Poppy's CEO and Founder share their vision

Clare Montagu and Poppy Mardall outside Poppy's HQ in Lambeth cemetery

Six minute read

As they step into new roles, and gear up for growth, CEO Clare Montagu (left) and Founder and Chair Poppy Mardall (right) discuss their shared vision, the perils and opportunities of founder/CEO relationships, and why they are both in it for the long term.

Tell us about your change in roles. What will you each be focusing on at Poppy’s now?

Clare: When I came into Poppy’s last year as Chief Operating Officer, I had an internal focus on bringing in new systems to gear up the business for growth.

As a CEO, I’ll still be supporting the smooth running of the business, but with a more external focus. I’m looking forward to making new connections in the sector, and renewing old ones. I’m responsible, with Poppy, for setting and reviewing our strategy, and owning it as CEO.

Poppy: I’m moving away from being responsible for running the business. As Founder and Chair, I’ll be supporting Clare to thrive as CEO, making sure she has the time and energy to achieve all she is capable of. Poppy’s has in Clare a leader with ambition and drive, who knows what she’s doing.

I will also be spending time with the team, reinforcing the purpose of what we do, reminding people where we came from, as well as where we’re going.

As a founder, you hold this cultural understanding and history. And I’ll be looking outwards, creating opportunities for sharing Poppy’s approach to death care with a wide audience.

Why do you think now is the right time to make these changes?

Clare: We are coming out of a time of reacting and firefighting, after the pandemic, maybe a bit like the early stages of Poppy’s. There was little opportunity to look beyond the next funeral. It was a difficult state to be in and we had to focus on looking after our clients.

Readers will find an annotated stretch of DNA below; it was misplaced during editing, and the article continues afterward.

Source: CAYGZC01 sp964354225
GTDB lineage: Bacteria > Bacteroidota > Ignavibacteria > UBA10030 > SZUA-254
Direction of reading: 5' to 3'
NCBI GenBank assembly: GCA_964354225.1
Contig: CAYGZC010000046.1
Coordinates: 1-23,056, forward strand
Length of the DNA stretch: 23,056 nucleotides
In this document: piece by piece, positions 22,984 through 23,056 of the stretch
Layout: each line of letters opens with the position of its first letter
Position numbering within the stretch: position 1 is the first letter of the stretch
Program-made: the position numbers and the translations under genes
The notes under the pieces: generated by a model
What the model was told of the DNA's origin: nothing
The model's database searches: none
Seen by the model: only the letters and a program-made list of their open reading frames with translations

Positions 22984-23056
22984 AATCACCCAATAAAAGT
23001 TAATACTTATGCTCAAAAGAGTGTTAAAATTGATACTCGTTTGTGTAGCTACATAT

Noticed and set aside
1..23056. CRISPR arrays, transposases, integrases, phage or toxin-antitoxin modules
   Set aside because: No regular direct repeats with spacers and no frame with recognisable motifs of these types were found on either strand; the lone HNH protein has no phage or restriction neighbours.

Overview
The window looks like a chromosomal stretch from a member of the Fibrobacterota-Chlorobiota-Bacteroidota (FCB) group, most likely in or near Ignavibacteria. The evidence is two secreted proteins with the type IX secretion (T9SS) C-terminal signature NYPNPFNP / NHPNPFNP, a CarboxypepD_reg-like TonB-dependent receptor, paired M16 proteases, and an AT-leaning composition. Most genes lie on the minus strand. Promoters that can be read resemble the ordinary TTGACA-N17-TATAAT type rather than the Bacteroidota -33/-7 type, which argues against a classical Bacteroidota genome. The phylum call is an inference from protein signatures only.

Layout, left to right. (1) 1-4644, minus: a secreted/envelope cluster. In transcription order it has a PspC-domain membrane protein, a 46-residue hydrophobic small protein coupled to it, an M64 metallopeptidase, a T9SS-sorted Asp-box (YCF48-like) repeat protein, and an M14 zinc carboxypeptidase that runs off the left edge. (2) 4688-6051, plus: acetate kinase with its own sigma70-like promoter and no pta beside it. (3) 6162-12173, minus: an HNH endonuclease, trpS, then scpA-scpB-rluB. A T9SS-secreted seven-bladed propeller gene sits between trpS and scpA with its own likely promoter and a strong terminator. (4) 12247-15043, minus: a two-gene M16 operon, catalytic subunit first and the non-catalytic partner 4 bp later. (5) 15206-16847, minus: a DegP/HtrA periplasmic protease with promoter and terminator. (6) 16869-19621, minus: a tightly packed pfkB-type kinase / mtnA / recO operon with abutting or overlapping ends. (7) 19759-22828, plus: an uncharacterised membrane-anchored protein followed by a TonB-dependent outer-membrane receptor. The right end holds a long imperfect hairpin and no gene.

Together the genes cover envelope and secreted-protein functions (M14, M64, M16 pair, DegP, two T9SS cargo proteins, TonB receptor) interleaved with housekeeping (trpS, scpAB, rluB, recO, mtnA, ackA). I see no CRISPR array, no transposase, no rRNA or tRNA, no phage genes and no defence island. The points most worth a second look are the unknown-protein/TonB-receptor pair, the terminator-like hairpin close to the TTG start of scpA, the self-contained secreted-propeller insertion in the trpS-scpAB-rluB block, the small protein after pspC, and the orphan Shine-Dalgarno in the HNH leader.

Now it’s time to gear up for the next phase. It’s the right time to grow, as everything is opening up again.

We want to be transforming death care across the sector. You can do this to an extent on Zoom, but nothing beats being able to invite groups in so that they can see firsthand how we care for the dead and for the living.

Poppy: Our ambitions are huge. We must have robust leadership to survive the pressures of growth and change.

I look back on myself in the early days with compassion. It was a roller coaster ride. Maybe there was no way around it at the start. But now we can bring in other skills and make the business sustainable.

What will you be doing to make the Founder / CEO relationship work smoothly?

Clare: To be frank, founder / successor relationships can be tricky. We talked about this before I even started as COO. It’s a difficult path to navigate. But if you do it well, it’s 1+1=3.

Poppy: As long as a founder is not causing trouble, it’s useful to have them around. CEOs need support. I have a sense of what Poppy’s is capable of, and it needs lots of people to make that real. I can’t do it on my own, but I do want to be a part of it.

Founders can struggle with facing their own limitations. It’s because we’ve spent so long hustling, trying to make something out of nothing, that we can worry — what if everything is revealed and there’s nothing there?

Clare: The crucial thing is that, while Poppy and I have similar values, we bring different skills and experiences. I’ve never grown a business from scratch. Poppy has not led a large organisation with established systems and processes.

We align on what really matters and, if we disagree, we’re confident enough to have a conversation about it.

Poppy: We’re here to watch and cheer for each other. That’s what a management team should be.